Eric Surrey, MD, President of SART, remarked, “PGD may become a very useful technique for maximizing the chances of success of a particular cycle of IVF. And these results do shed light on some of the reasons why a particular young donor or patient might produce many eggs, which fertilize and develop as embryos of normal appearance, but do not result in pregnancy. However, PGD, especially using a single cell, is not fail-safe. Mosaicism, the presence of normal and abnormal cells in the same embryo can confound the results of single-cell PGD.”
These findings overturn long-held assumptions that reproductive problems are primarily age-related, Nagy said.
"This is new information," he said, adding that the genetic-defect rate could turn out to be even higher once pre-implantation genetic diagnosis extends to the entire genome.
"We tested 11 chromosomes, not the whole genome," he said.
Even if he'd tested all the chromosomes that would only have detected larger scale abnormalities. Smaller scale genetic damage would not show up with current testing techniques.
Most pregnancies fail before women even know they are pregnant.
Researchers also suggested the rate of genetic problems seen in IVF embryos mirrors the real world.
There's a "baseline of abnormal" in the general population that increases with age, Nelson said.An estimated 60 to 70 per cent of pregnancies are lost before a woman recognizes she'd been pregnant, he added.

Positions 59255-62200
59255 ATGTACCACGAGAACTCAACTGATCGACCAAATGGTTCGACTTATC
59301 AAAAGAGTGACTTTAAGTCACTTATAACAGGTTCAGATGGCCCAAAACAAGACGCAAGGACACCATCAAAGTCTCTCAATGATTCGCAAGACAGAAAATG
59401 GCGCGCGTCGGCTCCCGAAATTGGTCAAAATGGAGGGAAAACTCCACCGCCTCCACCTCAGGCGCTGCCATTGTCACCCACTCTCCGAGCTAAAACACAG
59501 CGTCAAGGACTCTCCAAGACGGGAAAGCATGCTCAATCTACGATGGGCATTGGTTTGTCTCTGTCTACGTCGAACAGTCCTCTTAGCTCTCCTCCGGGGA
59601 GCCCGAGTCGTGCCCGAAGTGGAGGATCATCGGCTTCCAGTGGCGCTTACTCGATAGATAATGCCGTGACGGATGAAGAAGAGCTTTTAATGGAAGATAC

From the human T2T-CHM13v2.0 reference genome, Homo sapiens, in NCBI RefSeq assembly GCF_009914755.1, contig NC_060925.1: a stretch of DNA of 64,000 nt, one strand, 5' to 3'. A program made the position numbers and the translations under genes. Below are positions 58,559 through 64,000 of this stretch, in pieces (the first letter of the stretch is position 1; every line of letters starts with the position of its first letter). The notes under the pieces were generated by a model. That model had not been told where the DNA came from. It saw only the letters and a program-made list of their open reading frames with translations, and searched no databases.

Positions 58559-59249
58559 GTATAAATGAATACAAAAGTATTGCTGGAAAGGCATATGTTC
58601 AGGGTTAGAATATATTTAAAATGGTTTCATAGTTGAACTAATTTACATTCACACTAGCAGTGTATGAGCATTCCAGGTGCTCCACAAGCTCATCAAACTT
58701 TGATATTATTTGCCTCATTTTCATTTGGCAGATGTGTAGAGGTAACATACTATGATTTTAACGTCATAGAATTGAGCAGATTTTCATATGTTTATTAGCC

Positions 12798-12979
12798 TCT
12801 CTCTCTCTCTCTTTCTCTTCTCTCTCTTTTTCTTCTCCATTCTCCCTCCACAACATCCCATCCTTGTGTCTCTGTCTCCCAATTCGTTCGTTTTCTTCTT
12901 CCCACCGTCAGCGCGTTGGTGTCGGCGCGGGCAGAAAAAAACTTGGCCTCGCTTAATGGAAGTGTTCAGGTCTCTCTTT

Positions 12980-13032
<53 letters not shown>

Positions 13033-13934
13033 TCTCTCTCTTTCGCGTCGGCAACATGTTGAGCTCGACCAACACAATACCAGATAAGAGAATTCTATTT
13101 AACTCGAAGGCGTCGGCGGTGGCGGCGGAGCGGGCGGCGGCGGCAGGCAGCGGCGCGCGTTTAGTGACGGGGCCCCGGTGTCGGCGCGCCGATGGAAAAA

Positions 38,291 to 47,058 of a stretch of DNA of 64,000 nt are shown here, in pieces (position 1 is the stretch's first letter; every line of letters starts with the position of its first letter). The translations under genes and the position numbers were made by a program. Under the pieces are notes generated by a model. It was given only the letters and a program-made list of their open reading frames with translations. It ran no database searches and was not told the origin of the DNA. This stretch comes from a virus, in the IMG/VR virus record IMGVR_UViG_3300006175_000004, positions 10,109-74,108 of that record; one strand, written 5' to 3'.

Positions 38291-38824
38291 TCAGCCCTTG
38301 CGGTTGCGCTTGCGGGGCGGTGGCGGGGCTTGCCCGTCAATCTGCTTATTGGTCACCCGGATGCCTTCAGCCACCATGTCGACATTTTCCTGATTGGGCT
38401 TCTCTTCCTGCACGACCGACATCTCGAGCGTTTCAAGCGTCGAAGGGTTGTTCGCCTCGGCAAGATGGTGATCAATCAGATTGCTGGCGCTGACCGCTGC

The human reproductive system produces a lot of genetically damaged embryos. Think about that. Two thirds of pregnancies end before women even know they are pregnant. Some additional percentage miscarry after a woman knows she's pregnant. Consider these facts in light of religious beliefs held by some that at the moment of conception a spirit is somehow attached to the fertilized egg. Does God attach spirits to all these fertilized eggs that are doomed to never attach to the uterus or that initially attach but fail due to genetic damage?
Consider this result in light of the recent work by Rudolf Jaenisch and Alexander Meissner at MIT's Whitehead Institute to create mouse embryos that can can not grow a placenta. This results in embryos that can not develop very far. Their goal is to find ways to develop embryonic stem cells that will not elicit as many objections from some religious folks. Nature (or God if you prefer) already generates lots of embryos that can not develop into humans. Likely most embryos created naturally lack that capacity. Doesn't that fact make the Jaenisch and Meissner approach more ethically acceptable?
Genetic deactivation and/or genetic deletion using genetic engineering techniques essentially mirrors what happens naturally. What happens naturally, if done by human will, would be considered highly morally objectionable by some. Natural selection produced an outcome where the most efficient way to make viable humans is to allow large numbers of fertilizations to fail to develop all the way to birth.
If an embryo lacks genes needed to develop a complete human but has most of the genes needed to produce a human it is not even a potential human. It lacks the potential to become a human. Should we consider a thing that lacks even the potential to become a human as possessing the rights of a human?
|Share |||Randall Parker, 2005 October 23 11:47 AM Bioethics Reproduction|